Quote:
Originally Posted by Prisma View Post
However, according to Masako's friend, the nuances are different. "Masako is very good at adapting to circumstances around her. Judging from the interview, Masako decided to abandon her career and work hard in the Imperial family from the beginning."
I agree with Masako and her friend; there is nothing wrong with a change of uniform to embody the change of career.

Articles like this about events from decades before are very interesting; thank you for the translation!
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  #34  
Old 05-08-2020, 11:44 PM
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Originally Posted by Tatiana Maria View Post
It is difficult for me to imagine such comments being aired today, judging members of the imperial family for not displaying enough individuality. On the contrary, it seems that the critics of imperial family members mainly admonish them for breaching guidelines, not being as dutiful or hardworking as they should, etc. However, as I only read what is reported outside of Japan, I may be entirely off the mark.

I agree with Masako and her friend; there is nothing wrong with a change of uniform to embody the change of career.

Articles like this about events from decades before are very interesting; thank you for the translation!
One thing I remember from that time is that Masako was criticized for two things about the engagement interview: for speaking more words than her fiance (it was something like nine words or thereabouts), and for being taller than Naruhito. I kid you not!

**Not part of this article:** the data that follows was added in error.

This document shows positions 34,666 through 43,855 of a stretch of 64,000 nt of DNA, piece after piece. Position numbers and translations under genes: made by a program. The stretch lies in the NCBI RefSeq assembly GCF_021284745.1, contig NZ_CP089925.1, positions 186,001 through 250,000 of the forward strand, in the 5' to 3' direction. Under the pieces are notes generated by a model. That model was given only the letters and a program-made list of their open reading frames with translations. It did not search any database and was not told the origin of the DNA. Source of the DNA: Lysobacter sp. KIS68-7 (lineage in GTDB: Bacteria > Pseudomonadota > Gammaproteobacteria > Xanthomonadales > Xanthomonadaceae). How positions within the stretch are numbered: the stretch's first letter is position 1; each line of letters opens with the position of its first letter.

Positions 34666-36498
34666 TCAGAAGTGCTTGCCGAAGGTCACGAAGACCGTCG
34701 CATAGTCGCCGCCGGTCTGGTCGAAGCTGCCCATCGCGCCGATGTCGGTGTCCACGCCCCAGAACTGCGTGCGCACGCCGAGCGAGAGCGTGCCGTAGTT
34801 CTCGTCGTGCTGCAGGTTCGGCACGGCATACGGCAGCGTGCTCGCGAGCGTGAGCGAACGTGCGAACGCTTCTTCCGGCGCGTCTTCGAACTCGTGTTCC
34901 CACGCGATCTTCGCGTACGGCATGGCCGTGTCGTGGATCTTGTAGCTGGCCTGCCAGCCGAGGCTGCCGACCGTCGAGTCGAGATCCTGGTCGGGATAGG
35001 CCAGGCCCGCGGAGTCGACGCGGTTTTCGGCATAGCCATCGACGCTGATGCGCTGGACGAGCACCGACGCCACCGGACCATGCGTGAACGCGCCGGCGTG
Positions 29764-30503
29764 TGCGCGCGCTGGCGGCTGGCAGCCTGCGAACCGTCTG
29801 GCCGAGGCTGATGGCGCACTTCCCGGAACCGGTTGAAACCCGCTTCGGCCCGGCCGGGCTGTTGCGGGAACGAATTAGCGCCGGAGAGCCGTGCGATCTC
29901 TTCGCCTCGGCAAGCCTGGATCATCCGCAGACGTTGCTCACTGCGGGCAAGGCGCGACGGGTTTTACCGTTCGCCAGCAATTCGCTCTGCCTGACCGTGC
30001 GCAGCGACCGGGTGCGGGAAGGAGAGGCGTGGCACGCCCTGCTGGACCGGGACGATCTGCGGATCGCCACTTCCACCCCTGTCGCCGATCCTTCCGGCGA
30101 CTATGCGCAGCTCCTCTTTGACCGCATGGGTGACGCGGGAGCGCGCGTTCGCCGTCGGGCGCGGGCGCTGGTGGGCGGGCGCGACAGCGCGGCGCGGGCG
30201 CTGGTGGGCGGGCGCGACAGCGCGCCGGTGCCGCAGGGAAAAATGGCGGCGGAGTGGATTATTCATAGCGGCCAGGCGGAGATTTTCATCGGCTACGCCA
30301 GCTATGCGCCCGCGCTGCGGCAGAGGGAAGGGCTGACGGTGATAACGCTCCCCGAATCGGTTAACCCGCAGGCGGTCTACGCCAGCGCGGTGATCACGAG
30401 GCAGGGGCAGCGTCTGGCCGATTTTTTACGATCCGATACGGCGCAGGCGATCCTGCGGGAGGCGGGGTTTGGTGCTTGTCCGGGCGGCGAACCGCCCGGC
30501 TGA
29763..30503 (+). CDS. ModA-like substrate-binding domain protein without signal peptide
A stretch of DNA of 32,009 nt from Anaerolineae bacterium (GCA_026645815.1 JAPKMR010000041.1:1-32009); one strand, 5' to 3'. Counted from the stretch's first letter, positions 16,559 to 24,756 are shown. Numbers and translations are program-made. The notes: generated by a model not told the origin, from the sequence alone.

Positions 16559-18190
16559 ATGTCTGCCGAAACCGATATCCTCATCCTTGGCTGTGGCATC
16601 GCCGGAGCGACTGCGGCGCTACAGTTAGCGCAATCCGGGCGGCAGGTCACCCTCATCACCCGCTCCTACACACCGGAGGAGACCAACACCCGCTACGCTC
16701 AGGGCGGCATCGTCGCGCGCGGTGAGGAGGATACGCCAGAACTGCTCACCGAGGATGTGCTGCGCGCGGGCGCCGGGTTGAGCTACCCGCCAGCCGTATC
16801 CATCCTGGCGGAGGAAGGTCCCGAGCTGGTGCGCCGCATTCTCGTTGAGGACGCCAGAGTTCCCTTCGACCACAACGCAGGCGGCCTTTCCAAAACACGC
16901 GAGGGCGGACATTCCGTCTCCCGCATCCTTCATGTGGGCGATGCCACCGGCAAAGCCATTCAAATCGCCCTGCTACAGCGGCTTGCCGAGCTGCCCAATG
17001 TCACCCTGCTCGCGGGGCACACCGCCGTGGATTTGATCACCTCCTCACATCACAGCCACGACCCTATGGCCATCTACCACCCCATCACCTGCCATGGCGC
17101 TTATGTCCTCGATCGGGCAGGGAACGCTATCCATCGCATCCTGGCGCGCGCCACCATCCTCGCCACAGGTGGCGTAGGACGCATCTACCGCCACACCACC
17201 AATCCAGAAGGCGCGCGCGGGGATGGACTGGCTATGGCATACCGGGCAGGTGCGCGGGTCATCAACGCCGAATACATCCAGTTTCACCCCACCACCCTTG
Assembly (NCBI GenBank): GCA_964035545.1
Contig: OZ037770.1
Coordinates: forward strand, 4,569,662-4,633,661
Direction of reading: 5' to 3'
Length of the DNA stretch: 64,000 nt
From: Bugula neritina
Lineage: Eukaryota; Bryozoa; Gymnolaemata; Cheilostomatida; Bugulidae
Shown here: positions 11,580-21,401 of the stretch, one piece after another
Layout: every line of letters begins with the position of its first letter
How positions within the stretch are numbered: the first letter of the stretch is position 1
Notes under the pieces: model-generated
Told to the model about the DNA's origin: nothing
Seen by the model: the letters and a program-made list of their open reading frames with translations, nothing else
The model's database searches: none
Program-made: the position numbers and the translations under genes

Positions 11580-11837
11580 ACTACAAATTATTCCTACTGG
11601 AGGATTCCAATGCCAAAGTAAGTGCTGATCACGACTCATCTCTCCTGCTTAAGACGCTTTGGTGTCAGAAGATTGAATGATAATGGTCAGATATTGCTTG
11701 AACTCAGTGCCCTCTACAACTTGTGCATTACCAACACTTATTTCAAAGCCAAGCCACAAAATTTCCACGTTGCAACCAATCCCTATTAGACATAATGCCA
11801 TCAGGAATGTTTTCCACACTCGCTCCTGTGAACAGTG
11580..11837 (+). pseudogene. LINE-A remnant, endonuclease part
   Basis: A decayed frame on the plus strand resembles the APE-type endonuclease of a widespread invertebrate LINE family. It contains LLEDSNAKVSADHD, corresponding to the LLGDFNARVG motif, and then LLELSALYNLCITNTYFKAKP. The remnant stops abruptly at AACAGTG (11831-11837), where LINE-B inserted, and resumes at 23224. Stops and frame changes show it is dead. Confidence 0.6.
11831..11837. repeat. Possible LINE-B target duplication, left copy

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  #35  
Old 10-24-2020, 02:52 AM
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Various articles about the restoration of one of Empress Shoken's Western style court dresses

- This court dress is one of 3 formal court dresses and restoration began in 2018.
- The dress was originally thought to be made in Germany as there is record of a long court dress order to Berlin, Germany in 1886. However, it could be made in Japan.
- When the lining of the dress train was removed for restoration, the team found Japanese paper written with Chinese characters was used as reinforcement material.
- The floral embroidery was also done in Japan.
- The dress fabric is a mystery. Since Empress Shoken encouraged domestic silk, it was believed to be Japanese. However, experts suggest the complex fabric used a jacquard loom which was difficult to weave in Japan at the time.
- Monica Bethe is director of the restoration project and Empress Emerita Michiko is interested as well. Bethe reported the technique of using Japanese paper as reinforcing material is an embroidery method that has been used since the 16th century in Japan. Different from European methods of reinforcement.